January 10, 2023
A new study conducted by researchers from the RAND Corporation, published in JAMA Health Forum, has found that in 2020, there was a more than 50% decline in in-person mental healthcare utilization among patients, and that this decline was offset by telehealth service utilization.
The study looked at data from more than 5 million adults covered by commercial health insurance from January 5, 2020 to December 21, 2020. The researchers examined data measuring county-level mental healthcare utilization rates for all 50 states in the U.S. for adults 18 and older. The analysis focused on five diagnostic categories: major depressive disorder, anxiety disorders, bipolar disorder, adjustment disorder, and post-traumatic stress disorder.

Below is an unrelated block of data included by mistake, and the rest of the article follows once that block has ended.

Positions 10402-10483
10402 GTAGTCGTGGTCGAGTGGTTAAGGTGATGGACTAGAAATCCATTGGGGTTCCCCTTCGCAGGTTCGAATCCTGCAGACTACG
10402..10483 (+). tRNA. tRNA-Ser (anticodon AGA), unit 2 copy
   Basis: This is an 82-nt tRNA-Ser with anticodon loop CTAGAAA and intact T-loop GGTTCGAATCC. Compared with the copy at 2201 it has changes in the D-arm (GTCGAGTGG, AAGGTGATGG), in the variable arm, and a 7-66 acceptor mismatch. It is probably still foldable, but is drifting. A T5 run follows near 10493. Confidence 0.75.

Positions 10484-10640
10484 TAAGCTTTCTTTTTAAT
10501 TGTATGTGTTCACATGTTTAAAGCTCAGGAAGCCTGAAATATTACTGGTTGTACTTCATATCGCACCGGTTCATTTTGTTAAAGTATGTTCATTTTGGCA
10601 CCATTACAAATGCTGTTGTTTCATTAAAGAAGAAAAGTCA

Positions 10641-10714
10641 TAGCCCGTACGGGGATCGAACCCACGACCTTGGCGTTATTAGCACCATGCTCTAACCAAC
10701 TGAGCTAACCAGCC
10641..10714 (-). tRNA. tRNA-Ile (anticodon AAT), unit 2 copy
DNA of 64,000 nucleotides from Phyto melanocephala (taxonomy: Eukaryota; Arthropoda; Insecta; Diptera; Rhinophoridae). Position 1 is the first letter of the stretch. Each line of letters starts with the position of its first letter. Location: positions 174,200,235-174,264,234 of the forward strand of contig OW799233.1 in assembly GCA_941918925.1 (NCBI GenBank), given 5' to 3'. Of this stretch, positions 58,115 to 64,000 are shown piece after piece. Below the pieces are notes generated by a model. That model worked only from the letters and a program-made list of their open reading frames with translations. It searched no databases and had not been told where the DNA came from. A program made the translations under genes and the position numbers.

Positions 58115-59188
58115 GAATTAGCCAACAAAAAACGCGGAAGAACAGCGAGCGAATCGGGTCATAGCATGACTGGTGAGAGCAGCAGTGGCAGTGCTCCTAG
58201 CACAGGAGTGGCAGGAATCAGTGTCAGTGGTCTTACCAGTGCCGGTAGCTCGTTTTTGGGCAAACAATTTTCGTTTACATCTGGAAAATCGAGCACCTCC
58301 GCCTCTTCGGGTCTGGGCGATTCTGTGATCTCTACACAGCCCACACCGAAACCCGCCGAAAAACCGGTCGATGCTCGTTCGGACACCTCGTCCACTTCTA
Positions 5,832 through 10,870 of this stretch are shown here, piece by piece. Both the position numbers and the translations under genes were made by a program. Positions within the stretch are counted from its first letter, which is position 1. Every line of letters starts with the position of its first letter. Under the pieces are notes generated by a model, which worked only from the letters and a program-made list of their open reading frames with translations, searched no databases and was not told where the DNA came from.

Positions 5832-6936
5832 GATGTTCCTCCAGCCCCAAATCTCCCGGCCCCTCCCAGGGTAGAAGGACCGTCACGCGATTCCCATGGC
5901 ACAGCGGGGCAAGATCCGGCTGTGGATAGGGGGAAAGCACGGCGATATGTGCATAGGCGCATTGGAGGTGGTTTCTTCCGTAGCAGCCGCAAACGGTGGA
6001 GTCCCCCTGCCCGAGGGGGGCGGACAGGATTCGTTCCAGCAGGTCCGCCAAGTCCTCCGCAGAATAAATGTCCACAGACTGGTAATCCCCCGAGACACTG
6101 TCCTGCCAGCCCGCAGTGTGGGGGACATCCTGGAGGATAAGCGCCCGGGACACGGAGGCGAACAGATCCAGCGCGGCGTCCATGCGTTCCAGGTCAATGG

The study's corresponding author, Christopher M. Whaley, PhD, was quoted on fiercehealthcare.com saying, "Telehealth for behavioral health care has not declined in use over the course of the pandemic . . . This is in contrast to many other services, which saw an increase in telehealth care in the first few months of the pandemic, but then a rebound of in-person care. For behavioral health, telehealth has been sticky and use has remained constant."